interaction of caching with content negotiation, authentication, state, etc

Larry Masinter writes:
 > I've been on vacation and just got back. I think the interaction of
 > 'content negotiation' and 'caching' can be limited to acknowledging
 > that:
 > * the value returned by applying a method to a URI depends on many
 > of the other headers in the request (including those supplied during
 > content negotiation, the user agent, etc.)
 > * the originating server needs to indicate which request headers were
 > involved in deciding what content to return, even if those request
 > headers are not replicated in the entity headers of the response
 > * a cache might legitimately keep around several cached values for the
 > same method applied to the same URI, and want to apply a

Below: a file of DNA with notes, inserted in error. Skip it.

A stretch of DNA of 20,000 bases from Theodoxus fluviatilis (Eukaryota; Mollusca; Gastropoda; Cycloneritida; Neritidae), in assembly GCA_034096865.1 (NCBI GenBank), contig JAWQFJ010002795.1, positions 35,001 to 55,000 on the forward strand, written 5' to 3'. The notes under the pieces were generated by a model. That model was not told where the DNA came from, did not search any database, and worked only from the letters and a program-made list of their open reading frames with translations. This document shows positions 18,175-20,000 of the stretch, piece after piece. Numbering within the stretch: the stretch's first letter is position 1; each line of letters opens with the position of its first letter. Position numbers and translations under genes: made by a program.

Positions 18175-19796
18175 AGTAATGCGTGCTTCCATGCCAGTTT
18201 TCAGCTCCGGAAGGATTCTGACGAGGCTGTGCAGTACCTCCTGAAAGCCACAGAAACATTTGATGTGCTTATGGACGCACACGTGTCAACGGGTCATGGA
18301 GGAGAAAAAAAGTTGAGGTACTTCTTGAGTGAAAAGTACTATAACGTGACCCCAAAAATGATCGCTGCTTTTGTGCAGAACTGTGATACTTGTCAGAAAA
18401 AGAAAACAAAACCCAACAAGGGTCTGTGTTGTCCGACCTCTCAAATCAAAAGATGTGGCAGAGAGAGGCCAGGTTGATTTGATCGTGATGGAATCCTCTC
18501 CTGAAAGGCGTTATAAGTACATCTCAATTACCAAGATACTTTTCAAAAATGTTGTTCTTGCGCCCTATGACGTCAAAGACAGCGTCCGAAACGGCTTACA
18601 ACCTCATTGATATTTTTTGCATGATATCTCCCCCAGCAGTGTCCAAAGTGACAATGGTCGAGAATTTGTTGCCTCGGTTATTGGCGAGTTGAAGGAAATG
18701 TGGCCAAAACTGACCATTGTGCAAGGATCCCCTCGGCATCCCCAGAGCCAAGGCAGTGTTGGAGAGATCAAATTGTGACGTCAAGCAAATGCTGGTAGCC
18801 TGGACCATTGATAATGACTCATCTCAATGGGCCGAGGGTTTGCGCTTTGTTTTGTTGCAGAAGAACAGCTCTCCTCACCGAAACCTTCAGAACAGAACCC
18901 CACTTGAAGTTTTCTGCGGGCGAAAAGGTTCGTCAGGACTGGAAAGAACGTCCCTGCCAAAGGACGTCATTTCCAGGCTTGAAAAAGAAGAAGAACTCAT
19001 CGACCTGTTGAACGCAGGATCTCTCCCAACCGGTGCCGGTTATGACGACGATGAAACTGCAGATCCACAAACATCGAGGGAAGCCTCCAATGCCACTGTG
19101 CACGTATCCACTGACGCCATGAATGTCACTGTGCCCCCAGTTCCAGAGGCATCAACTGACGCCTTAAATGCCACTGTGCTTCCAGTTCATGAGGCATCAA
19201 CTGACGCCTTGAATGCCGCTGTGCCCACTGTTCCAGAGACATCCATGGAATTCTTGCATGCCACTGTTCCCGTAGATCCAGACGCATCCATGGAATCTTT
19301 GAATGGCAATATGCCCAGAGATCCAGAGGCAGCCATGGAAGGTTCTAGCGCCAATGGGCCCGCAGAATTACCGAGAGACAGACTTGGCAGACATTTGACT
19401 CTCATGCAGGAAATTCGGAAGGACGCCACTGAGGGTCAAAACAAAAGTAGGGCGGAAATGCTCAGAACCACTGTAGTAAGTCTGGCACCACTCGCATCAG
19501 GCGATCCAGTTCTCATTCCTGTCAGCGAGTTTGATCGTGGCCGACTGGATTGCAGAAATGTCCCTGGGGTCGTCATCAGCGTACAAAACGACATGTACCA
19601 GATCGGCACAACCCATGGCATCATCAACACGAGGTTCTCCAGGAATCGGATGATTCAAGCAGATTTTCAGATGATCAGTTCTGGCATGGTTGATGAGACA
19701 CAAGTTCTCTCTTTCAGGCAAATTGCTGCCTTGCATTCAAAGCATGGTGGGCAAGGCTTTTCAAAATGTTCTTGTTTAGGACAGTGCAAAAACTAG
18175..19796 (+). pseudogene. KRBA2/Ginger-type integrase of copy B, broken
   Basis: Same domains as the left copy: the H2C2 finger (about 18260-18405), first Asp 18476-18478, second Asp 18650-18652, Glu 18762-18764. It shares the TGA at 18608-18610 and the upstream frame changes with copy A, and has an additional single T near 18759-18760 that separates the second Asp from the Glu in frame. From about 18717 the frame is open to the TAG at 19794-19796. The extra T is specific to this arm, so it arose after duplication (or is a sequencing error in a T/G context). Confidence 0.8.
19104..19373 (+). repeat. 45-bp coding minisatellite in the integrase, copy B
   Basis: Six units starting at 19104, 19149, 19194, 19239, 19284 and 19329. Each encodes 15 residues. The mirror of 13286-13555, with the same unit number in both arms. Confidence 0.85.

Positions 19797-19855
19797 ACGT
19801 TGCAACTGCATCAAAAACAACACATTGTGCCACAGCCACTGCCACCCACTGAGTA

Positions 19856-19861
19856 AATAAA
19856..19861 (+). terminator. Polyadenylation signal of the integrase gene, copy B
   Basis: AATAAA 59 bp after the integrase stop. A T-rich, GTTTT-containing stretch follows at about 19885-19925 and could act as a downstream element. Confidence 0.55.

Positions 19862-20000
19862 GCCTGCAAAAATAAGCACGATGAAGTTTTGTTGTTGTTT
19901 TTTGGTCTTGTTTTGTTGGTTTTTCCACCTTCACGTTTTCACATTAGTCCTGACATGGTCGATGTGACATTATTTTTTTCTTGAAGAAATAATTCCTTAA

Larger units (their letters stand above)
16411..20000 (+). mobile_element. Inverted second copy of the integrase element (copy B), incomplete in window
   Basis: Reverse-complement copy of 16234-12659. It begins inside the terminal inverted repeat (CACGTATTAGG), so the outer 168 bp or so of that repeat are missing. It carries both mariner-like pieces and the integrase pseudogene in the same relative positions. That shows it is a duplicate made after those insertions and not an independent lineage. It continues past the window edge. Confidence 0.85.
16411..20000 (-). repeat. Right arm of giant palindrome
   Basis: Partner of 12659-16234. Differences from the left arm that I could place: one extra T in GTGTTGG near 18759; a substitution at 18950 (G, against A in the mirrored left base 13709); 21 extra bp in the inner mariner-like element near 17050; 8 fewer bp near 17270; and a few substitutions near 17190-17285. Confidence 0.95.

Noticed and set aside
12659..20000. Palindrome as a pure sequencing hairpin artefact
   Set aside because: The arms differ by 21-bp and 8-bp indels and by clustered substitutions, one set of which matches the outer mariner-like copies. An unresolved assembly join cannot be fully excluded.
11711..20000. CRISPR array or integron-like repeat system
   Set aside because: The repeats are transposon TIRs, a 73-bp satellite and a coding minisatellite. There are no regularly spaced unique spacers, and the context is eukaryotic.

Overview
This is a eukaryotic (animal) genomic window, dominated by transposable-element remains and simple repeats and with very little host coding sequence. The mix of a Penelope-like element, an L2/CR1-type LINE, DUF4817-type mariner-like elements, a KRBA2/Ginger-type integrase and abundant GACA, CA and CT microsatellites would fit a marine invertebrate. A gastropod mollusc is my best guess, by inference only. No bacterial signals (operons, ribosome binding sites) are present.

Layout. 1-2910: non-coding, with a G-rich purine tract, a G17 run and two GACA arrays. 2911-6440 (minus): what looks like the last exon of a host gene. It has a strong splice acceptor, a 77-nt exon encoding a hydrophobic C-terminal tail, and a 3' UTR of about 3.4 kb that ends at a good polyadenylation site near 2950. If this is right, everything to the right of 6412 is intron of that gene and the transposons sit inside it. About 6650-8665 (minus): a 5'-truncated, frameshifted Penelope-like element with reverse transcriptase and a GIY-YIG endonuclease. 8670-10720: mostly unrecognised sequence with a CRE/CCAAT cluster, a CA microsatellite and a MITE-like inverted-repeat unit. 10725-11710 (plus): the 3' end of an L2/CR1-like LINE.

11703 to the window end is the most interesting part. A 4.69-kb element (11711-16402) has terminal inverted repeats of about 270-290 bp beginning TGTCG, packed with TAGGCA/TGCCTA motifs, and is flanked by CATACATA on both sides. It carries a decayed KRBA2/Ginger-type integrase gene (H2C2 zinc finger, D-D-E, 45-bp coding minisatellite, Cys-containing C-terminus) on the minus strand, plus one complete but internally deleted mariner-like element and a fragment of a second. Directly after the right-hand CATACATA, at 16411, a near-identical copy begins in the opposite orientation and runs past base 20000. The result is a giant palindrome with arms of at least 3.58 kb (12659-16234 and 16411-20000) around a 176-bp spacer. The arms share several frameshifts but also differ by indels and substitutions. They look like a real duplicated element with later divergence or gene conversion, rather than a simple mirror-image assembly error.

> 'get-if-different' validator that would request validation of one of
 > the several cached values.
 > The same principle for caching applies for content negotiation,
 > authentication, and state sharing.

I think there are additional complications which require more
attention from the caching subgroup (though it's possible the
attention will boil down to dismissing this issue).

If it is possible for a given object to be returned in response to
requests on different URIs, as it would be with content negotiation
(among other possibilities), then either that object must be
pre-expired, so that it will be validated on every request, or it will
be possible for multiple versions of the object to be present in, and
servable from, a cache if the object changes at the origin server
prior to its stated expiration date.  The consequence of this is that
users might see previous versions of an object, even though they are
only using a single cache. 

>From a user's perspective, this is worse than consistently serving
a version that lags somewhat behind the "latest & greatest" version
from the origin server.


Received on Friday, 22 December 1995 17:08:45 UTC